U.S. forces under the terms of a bilateral status of forces agreement signed in 2008 leave Iraq at the end of December. U.S. war planners and Iraqi officials are pondering whether to extend the military presence as slow political movement in Baghdad complicates security issues in the country.
Dilair Hassan, a Kurdish lawmaker in Diyala's provincial security committee, said his supporters want to see some U.S. forces stay.
"The decision on the complete withdrawal of the U.S. forces from Iraqi territories, including Diyala province, will be reflected passively on the security conditions, especially if all evidences point to the non-readiness of the Iraqi forces to receive the security dossier in full," he told the Voices of Iraq news agency.
Arabs, Kurds and ethnic minority groups sprinkled throughout Iraq's north are squabbling over access to oil, autonomy and the disputed territories, a swath of land stretching from Sinjar in the northwest to Khanaqin in the north of Diyala province.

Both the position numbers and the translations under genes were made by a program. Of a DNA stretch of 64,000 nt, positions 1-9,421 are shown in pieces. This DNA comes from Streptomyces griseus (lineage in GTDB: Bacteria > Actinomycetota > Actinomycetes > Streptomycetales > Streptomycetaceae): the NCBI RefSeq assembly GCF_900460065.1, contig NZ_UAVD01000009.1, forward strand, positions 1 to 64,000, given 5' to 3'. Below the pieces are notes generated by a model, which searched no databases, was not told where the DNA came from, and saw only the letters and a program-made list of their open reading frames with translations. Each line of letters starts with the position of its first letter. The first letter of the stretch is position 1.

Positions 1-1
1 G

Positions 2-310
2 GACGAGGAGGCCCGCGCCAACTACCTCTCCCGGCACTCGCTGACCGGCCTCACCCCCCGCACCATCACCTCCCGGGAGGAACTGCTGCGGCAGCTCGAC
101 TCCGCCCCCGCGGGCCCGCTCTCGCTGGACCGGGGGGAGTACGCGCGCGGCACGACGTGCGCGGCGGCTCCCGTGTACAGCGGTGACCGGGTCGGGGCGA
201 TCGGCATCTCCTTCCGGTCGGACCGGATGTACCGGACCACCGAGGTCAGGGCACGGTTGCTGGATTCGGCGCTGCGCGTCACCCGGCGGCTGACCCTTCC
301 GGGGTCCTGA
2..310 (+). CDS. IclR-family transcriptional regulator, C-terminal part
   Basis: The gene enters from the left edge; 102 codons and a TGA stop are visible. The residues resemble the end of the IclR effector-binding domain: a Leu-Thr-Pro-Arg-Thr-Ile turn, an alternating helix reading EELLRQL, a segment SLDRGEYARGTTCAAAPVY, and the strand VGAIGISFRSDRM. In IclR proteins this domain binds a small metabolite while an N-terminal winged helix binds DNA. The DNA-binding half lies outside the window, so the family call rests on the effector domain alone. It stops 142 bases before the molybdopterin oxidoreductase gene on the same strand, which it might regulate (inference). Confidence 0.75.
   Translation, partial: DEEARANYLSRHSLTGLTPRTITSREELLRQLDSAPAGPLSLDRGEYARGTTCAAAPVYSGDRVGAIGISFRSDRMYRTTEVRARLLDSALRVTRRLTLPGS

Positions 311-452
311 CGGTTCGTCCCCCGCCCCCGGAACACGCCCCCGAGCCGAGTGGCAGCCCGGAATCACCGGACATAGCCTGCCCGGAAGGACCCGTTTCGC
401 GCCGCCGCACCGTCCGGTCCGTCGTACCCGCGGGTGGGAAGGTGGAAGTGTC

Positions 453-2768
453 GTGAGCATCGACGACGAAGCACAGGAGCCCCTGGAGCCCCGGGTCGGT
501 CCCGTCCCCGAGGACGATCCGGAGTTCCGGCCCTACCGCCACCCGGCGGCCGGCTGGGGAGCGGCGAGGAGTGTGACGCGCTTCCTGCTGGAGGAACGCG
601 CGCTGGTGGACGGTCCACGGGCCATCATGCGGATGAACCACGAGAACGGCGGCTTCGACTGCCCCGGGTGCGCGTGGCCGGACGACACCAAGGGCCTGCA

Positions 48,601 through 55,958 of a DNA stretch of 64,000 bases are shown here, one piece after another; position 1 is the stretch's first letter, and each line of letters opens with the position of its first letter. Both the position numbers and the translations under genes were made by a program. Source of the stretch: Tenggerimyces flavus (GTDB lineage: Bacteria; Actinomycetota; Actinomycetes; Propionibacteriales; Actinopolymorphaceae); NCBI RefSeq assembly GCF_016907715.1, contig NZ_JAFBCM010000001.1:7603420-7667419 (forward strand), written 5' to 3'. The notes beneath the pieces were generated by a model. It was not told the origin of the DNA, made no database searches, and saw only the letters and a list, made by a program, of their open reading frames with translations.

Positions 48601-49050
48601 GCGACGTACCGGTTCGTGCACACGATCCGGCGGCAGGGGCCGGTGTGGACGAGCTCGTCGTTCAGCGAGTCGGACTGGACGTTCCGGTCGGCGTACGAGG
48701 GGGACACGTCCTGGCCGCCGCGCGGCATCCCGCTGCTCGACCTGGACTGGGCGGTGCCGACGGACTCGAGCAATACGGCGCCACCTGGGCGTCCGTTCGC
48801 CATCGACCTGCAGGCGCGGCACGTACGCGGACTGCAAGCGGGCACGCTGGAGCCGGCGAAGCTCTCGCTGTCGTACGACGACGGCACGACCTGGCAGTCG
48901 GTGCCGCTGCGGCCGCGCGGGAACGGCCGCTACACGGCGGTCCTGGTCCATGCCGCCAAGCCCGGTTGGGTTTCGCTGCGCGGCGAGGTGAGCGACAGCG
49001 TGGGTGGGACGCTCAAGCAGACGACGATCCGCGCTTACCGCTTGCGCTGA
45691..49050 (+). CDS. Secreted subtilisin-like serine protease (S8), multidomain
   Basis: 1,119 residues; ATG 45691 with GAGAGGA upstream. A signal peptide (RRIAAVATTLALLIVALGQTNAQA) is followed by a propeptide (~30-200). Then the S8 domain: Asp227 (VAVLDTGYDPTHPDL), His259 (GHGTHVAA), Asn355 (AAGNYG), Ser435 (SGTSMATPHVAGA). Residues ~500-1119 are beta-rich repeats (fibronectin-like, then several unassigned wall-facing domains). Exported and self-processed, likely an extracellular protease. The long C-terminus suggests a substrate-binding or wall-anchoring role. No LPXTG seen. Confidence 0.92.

U.S. Army Col. Larry Swift, who commands U.S. military forces in Kirkuk, told The Wall Street Journal in December he wasn't sure what would happen in the north once U.S. forces leave for good at the end of 2011.
"No one knows what exactly is going to happen when we unplug completely from here," he said.
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